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Security

RSA Conference: This time with more women

Organizers of the gigantic cybersecurity conference say they have to push for more diversity.

Technology Leaders Speak At RSA Conference

Attendees in the exhibit hall at the RSA conference in 2007.

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Earlier this year, RSA Conference organizers named only one woman out of 20 for its initial lineup of headline speakers at the massive cybersecurity conference. The result: a wave of complaints and a rogue conference, entitled OurSA, that featured women and minority speakers.

RSA Conference isn't making the same mistake next year. Conference organizers on Tuesday said they're banning all-male panels and urging their sponsors to send keynote speakers from diverse backgrounds. They're also adding new programs designed to make all attendees feel welcome and safe, like on-site child care and a safe walk program to escort attendees to nearby hotels and transit.

"The criticism we had last year was certainly a wakeup call," said Sandra Toms, the vice president and curator of RSA Conference.

Perhaps most important, the organizers of the conference issued a new mandate to its advisory board to make diversity and inclusion a major focus of the RSA Conference from now on. The organizers named nine new advisory board members to help usher in these changes.

The issue extends beyond the people speaking at a conference. It's about the fact that women hold only 11 percent of cybersecurity jobs, and the field is desperate for more qualified workers.

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The problem: Seeing mostly male headliners and attendees just "habituates people into thinking that this is a masculine field," said Carol Colatrella, co-director of the Georgia Tech Center for the Study of Women, Science, and Technology.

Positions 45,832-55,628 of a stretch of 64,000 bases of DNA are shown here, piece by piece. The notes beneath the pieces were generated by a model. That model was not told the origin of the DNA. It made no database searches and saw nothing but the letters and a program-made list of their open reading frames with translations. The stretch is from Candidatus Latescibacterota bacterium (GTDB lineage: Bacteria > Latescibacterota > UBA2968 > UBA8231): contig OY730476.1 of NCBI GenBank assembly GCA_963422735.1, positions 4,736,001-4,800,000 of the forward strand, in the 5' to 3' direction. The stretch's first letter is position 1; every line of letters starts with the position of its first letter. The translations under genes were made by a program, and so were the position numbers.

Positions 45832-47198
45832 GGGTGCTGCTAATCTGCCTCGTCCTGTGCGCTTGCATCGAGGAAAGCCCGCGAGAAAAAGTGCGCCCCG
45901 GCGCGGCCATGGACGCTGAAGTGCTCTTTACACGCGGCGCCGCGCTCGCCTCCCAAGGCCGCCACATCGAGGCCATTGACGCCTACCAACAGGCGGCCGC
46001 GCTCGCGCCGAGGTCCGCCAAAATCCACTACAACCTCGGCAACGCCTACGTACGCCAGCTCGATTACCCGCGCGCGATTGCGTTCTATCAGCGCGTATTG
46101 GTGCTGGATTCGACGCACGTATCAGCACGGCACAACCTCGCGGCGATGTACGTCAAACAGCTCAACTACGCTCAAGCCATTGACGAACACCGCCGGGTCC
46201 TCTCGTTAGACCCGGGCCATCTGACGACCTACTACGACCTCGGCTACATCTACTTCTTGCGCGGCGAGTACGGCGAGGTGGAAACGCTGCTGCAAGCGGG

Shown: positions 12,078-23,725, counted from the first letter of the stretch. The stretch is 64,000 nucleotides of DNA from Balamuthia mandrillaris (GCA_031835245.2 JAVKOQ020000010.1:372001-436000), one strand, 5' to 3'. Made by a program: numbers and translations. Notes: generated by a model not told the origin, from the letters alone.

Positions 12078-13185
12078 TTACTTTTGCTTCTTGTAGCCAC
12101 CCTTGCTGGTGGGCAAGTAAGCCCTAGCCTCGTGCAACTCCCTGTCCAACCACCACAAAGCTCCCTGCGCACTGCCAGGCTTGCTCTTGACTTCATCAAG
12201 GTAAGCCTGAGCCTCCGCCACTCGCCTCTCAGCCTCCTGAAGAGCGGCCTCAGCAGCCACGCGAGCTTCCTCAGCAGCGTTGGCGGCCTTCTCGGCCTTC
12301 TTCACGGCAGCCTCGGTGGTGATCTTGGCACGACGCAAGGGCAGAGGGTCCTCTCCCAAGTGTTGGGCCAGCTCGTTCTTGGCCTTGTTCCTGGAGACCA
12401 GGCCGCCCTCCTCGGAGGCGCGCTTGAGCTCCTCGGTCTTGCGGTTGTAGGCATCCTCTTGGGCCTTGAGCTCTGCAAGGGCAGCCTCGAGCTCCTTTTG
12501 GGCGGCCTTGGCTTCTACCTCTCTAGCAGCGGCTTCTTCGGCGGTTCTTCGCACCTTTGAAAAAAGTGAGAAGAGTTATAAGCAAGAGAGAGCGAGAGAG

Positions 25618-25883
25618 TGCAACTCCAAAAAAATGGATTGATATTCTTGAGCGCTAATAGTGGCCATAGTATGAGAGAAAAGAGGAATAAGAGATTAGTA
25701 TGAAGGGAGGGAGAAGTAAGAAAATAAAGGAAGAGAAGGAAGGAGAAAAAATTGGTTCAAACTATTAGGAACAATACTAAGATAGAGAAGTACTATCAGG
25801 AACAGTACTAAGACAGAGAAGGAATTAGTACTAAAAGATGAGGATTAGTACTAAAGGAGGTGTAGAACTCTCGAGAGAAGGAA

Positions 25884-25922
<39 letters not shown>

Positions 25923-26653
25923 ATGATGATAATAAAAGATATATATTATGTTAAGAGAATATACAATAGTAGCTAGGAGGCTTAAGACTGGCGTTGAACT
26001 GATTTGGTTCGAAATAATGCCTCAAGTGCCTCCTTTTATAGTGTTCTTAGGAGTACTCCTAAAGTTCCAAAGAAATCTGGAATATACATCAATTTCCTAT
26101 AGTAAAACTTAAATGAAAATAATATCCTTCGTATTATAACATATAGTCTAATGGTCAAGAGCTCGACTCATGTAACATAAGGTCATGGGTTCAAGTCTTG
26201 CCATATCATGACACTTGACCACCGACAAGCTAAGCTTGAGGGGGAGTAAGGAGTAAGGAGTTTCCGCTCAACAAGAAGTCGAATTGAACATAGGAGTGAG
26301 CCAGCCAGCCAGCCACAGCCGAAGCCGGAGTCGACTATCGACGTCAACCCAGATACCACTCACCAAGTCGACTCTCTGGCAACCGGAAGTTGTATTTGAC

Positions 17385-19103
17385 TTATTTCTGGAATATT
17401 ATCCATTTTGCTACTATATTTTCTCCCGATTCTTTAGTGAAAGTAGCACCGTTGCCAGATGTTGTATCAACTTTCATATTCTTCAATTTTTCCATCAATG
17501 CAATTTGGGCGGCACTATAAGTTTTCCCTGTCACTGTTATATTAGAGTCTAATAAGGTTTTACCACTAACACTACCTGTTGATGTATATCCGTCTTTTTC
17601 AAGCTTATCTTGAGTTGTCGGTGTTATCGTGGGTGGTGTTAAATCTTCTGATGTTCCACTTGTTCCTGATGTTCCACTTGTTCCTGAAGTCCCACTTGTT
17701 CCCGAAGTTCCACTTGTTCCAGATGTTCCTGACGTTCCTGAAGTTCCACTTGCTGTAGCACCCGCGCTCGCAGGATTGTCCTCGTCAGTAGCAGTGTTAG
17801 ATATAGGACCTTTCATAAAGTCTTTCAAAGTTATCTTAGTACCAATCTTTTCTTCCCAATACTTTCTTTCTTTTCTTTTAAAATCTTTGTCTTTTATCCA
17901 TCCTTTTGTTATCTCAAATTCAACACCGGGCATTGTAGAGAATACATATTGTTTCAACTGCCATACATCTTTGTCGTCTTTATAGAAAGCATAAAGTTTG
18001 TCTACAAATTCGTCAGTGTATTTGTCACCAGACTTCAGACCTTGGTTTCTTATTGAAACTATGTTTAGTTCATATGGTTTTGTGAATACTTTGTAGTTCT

A more diverse speaker lineup could eventually help ease the "skills gap" plaguing the industry.

But while conference organizers are getting more women on panels, they're still working to change the gender makeup of their keynotes -- which is what got them in hot water in the first place. These presentations take place on a giant stage throughout the weeklong conference, often before thousands of people. The lineup of keynote speakers may be the hardest part of the event to change.

That's because speakers mostly come from the conference's sponsors -- giants like Microsoft and Cisco -- which decide on the executives who'll speak onstage. Last year, sponsors sent only men, reflecting the compositions of their leadership teams. The speakers list for RSA Conference 2019 hasn't been finalized, Toms said, but adds that organizers have been pushing sponsors to think about diversity when they choose keynote speakers. Those conversations have been going well, Toms said.

Caroline Wong, chief security strategist at security firm Cobalt.io and one of the new members of the advisory board, said the conference planners are in a "delicate" situation as they gently push big-paying sponsors to think about diversity.

"If the people are asking for diversity then, 'Hey, sponsors, why don't you give them what they're asking for?'" Wong said.

More women and girls

There are a lot of different ways women and girls can participate in the RSA Conference in addition to being a headline speaker. The conference organizers are also focused on getting more women to submit talks for the conference's smaller stages, and to bring the next generation of girls to the conference.

To get more women on those stages next year, the organizers reached out to groups for women and minorities in cybersecurity to encourage their members to apply. As a result, the proportion of submissions coming from women jumped from 12 to 18 percent, Toms said. The call for speakers is still open.

The conference's planners are also working with groups focused on girls, including the Girl Scouts and the Cyberjutsu Girls' Academy. That harnesses the interest many girls already have in cybersecurity and shows them how they can turn it into a career, said Girl Scouts CEO Sylvia Acevedo.

"We didn't realize how big of an issue this was for girls," Acevedo said.

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